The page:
On a brisk January morning, fourteen state tobacco control programs convened in Washington D.C., for the launch of the National Behavioral Health Network’s (NBHN) 2020 State Tobacco Control Community of Practice.  This year marked NBHN’s tenth Community of Practice, a six-month practice-change intensive, that brought together a diverse group of stakeholders from each participating state who share a common purpose to enhance their tobacco control efforts. NBHN’s CoP assists states on integrating evidence-based practice changes to reduce commercial tobacco-use disparities among individuals with behavioral health conditions. This goal is accomplished by engaging state tobacco control programs through in-person and virtual training and technical assistance, action planning, webinars, peer learning exchanges, and coaching with subject-matter experts.

During the month of MarchCOVID-19 led to a global pandemic leading most states to issue stay-at-home orders, suspend in-person work, adopt social distancing requirements and shift day-to-day priorities to large public health response efforts. As a result, many essential public health services, including tobacco prevention and cessation programs, were impacted. Despite the challenge of a global pandemic, state CoP teams remained focused on their collective efforts to address tobacco and behavioral health priorities by advocating for stronger tobacco policies in their jurisdiction knowing that lung health deeply impacts COVID 19 contraction, symptoms and outcome, integrating evidence-based practices into behavioral health systems, and creating expanded access to quality care in tobacco-free facilities. A few key accomplishments from states include:

  • Delaware launched a comprehensive behavioral health protocol, including nicotine replacement therapy (NRT) accessibility, through their Delaware Quitline.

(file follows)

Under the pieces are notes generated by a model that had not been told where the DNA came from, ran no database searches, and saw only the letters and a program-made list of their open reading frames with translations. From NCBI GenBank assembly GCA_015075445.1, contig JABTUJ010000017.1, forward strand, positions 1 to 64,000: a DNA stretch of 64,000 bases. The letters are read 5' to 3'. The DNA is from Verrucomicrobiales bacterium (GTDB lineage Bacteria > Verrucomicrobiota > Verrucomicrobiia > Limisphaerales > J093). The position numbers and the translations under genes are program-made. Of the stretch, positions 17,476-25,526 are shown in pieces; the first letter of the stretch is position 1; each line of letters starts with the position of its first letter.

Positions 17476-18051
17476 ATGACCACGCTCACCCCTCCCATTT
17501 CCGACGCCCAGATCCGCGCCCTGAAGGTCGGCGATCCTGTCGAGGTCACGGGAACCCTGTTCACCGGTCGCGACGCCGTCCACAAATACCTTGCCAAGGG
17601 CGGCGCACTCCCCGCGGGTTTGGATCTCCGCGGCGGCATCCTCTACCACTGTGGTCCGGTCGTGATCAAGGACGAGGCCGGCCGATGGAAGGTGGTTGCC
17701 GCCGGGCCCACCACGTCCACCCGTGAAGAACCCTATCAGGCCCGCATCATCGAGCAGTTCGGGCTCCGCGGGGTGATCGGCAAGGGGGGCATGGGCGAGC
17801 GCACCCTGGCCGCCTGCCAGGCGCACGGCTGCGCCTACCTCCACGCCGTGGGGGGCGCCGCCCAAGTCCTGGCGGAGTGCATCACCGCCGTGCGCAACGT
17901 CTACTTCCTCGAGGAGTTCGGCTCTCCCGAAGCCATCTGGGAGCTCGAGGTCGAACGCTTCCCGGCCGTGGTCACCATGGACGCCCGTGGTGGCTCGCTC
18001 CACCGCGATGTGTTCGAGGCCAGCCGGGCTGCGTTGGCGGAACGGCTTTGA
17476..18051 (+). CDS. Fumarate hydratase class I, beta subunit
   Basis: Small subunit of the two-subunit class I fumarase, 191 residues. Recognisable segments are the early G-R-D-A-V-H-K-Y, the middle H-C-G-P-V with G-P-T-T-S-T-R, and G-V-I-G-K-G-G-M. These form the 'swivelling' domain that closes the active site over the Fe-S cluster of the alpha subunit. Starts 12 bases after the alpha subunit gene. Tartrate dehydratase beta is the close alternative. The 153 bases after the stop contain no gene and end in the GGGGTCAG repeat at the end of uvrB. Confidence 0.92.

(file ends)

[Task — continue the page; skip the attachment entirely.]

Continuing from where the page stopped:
• Kentucky awarded grants to work with the behavioral health centers and partners within four counties.
  • Minnesota created a new smoke-free committee to campaign for more psychoeducation around nicotine and expanded their tobacco-free grounds policy for behavioral health organizations, in addition to passing a statewide Tobacco21 law.
  • Maryland developed the “Continue the Good” media and toolkits for behavioral health providers with resources to promote tobacco use dependence treatment as part of overall recovery plans.
  • Tennessee significantly increased their partnerships with their state behavioral health associations, mental health agencies, statewide tobacco coalition and their anti-drug coalitions.
  • Virginia sponsored state behavioral health professionals to become Certified Tobacco Treatment Specialists and developed and deployed a state survey to understand their local BH context and provider training needs.

 

“The fact that we can say that we were part of the Community of Practice with 13 other states and the National Behavioral Health Network; to hang our hats on that and brag about it to our internal partners… to say ‘this is actually a very big issue that spans the entire country, and we are part of something much bigger to move this work forward’ was valuable.”

-Nick Fradkin, Tobacco Treatment Consultant (WA)

As a result of the CoP, state teams shared expected and unanticipated outcomes and key learnings they believe will support long-term positive impact. Key themes that emerged as outcomes of this CoP included:

  • Increased inter-departmental collaborations and commitment to supporting tobacco control strategies for individuals with behavioral health conditions.
  • Increased confidence implementing tobacco control strategies that focus on individuals with behavioral health conditions.
  • Identification and selection of evidence-based strategies for the next CDC tobacco control program grant cycle.

As our nation’s public health system continues to respond to an unprecedented pandemic, we are confident that members of NBHN’s State Tobacco Control CoP will  lead the charge in tobacco prevention and cessation efforts for their states while reducing behavioral health disparities. In the meantime, we look forward to seeing states grow their tobacco prevention and cessation campaigns and continue serving those who need them the most.

Interested in addressing tobacco and cancer control? Need support in developing an action plan, engaging staff and/or receiving training and technical assistance? To learn more about NBHN and gain direct access to free resources, training, e-digest, or to join our next CoP visit BHtheChange.org or email us at bhthechange@thenationalcouncil.org.

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